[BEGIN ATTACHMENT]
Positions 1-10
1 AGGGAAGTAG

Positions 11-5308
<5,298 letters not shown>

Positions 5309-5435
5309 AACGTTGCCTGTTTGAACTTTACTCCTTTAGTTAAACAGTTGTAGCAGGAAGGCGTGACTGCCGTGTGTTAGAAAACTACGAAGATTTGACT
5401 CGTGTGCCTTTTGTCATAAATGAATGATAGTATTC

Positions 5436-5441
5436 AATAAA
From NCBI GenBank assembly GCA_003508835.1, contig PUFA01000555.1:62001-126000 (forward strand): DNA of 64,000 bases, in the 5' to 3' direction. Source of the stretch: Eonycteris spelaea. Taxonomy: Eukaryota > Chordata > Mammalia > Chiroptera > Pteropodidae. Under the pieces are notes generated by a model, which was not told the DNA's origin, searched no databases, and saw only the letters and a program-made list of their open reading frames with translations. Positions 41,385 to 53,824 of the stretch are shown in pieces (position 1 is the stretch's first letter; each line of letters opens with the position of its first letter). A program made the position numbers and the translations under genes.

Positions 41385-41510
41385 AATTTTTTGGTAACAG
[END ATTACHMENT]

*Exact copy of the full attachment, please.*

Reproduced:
Positions 1-10
1 AGGGAAGTAG

Positions 11-5308
<5,298 letters not shown>

Positions 5309-5435
5309 AACGTTGCCTGTTTGAACTTTACTCCTTTAGTTAAACAGTTGTAGCAGGAAGGCGTGACTGCCGTGTGTTAGAAAACTACGAAGATTTGACT
5401 CGTGTGCCTTTTGTCATAAATGAATGATAGTATTC

Positions 5436-5441
5436 AATAAA
From NCBI GenBank assembly GCA_003508835.1, contig PUFA01000555.1:62001-126000 (forward strand): DNA of 64,000 bases, in the 5' to 3' direction. Source of the stretch: Eonycteris spelaea. Taxonomy: Eukaryota > Chordata > Mammalia > Chiroptera > Pteropodidae. Under the pieces are notes generated by a model, which was not told the DNA's origin, searched no databases, and saw only the letters and a program-made list of their open reading frames with translations. Positions 41,385 to 53,824 of the stretch are shown in pieces (position 1 is the stretch's first letter; each line of letters opens with the position of its first letter). A program made the position numbers and the translations under genes.

Positions 41385-41510
41385 AATTTTTTGGTAACAG